In 1966, exactly fifty years ago, a 6-foot diameter pipeline was snaking its way through Milpitas as part of a second line in the San Francisco water system that begins at Hetch Hetchy reservoir in Yosemite National Park. Today land in Milpitas covering the pipeline has been preserved as open space areas, and some as part of our municipal parks.
The Hetch Hetchy Water Project was originated partly in response to the tragic scarcity of water that made fighting the fires caused by the great 1906 earthquake so difficult. Work began in 1914 with the installation of a railroad line for transporting construction materials to that remote area. Construction of the O’Shaughnessy Dam began in 1919 and was finished in 1923. On October 28, 1934 – twenty years after the beginning of construction of the Hetch Hetchy Project – a crowd of 20,000 San Franciscans gathered to celebrate the arrival of the first Hetch Hetchy water in the city.
After passing through several powerhouses, Hetch Hetchy water flows in the 167-mile Hetch Hetchy Aqueduct that travels across the Central Valley. Upon reaching the Bay Area near Fremont, the aqueduct splits into four pipelines. All four pipelines cross the Hayward fault. Pipelines 1 and 2 cross San Fran-cisco Bay south of Dumbarton Bridge, while pipelines 3 and 4 cross at the south end of the Bay. In the Bay Area, Hetch Hetchy water is stored in several local facilities, including Calaveras Reservoir, Crystal Springs Reservoir, and San Antonio Reservoir.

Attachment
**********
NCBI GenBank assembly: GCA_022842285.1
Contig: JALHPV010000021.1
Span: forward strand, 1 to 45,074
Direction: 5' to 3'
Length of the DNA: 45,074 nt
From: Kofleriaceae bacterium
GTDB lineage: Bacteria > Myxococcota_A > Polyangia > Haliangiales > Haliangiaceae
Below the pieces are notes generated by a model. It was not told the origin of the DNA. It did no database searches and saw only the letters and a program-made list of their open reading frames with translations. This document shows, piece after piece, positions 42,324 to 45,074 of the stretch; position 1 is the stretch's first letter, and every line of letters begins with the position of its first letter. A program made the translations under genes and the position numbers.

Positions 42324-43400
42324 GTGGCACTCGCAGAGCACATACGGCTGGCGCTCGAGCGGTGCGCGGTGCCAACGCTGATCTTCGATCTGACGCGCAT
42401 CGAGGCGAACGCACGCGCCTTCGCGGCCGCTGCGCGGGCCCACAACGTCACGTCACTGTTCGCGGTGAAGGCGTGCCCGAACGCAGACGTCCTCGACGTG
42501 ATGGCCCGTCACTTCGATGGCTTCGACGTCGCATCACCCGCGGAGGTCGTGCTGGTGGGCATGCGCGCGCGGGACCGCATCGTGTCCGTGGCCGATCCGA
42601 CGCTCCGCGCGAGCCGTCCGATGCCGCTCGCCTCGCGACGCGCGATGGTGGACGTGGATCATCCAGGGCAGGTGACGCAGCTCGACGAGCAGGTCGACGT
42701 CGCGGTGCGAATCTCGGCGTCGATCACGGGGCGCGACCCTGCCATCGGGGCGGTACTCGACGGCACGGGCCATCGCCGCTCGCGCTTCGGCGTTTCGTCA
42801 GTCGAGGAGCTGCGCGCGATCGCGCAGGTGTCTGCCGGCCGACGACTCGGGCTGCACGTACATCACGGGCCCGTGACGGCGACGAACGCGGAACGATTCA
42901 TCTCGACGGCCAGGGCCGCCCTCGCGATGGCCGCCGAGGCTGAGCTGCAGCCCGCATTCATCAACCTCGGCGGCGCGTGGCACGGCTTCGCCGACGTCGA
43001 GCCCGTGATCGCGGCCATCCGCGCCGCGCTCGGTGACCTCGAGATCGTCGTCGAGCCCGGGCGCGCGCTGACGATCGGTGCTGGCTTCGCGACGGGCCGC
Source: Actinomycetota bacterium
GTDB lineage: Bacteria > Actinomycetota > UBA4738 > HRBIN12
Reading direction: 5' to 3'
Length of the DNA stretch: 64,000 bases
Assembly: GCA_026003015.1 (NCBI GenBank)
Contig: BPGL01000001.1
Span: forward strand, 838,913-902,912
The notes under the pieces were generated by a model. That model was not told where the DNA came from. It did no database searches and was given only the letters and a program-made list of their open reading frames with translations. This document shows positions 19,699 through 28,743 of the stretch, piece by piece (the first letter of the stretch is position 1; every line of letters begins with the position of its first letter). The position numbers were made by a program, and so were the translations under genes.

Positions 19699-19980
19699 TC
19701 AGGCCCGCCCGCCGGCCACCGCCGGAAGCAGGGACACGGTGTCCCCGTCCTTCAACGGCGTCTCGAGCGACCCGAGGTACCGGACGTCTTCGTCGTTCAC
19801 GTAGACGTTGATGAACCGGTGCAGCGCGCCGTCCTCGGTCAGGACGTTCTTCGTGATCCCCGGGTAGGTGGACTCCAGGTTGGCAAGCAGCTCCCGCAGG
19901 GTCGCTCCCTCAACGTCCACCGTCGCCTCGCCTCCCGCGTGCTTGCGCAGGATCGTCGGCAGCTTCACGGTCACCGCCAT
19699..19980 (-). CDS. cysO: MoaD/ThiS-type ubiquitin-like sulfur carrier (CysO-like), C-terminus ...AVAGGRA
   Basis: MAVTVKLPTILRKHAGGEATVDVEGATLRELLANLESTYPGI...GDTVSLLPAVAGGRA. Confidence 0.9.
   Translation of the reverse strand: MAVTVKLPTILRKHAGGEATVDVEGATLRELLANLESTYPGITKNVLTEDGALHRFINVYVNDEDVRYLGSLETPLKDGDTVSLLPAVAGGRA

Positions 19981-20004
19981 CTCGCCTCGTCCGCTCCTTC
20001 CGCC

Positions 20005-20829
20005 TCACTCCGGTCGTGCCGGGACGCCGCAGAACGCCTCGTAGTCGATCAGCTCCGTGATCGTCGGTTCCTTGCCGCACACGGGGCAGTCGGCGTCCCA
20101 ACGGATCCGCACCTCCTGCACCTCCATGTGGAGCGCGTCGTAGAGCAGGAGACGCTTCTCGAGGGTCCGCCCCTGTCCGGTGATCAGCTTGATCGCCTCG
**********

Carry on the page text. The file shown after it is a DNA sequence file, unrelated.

Today the Hetch Hetchy water system serves as the primary water source for the City and County of San Francisco as well as several surrounding munici-palities in the greater San Francisco Bay Area. The dam and reservoir (combined with a series of aque-ducts, tunnels, hydroelectric plants, as well as eight other storage dams) comprise the system known as the Hetch Hetchy Project, which provides 80% of the water supply for 2.6 million people. The aqueduct delivers an average of 31,900,000 cubic feet per day to residents of San Francisco, San Mateo, Santa Clara, and Alameda Counties. It provides about 55% of the water that Milpitas uses under ordinary conditions, and more under drought conditions.
Water from Hetch Hetchy is some of the cleanest municipal water in the United States.
National Parks System founder John Muir was heartbroken that the Tuolumne River in the beautiful Hetch Hetchy Valley was dammed up to make this reservoir, and over the years since his time, park and nature activists have repeatedly requested that the dam be removed, but fewer such requests have been heard due to the recent drought that has affected so many Californians.
October, 2016 mhs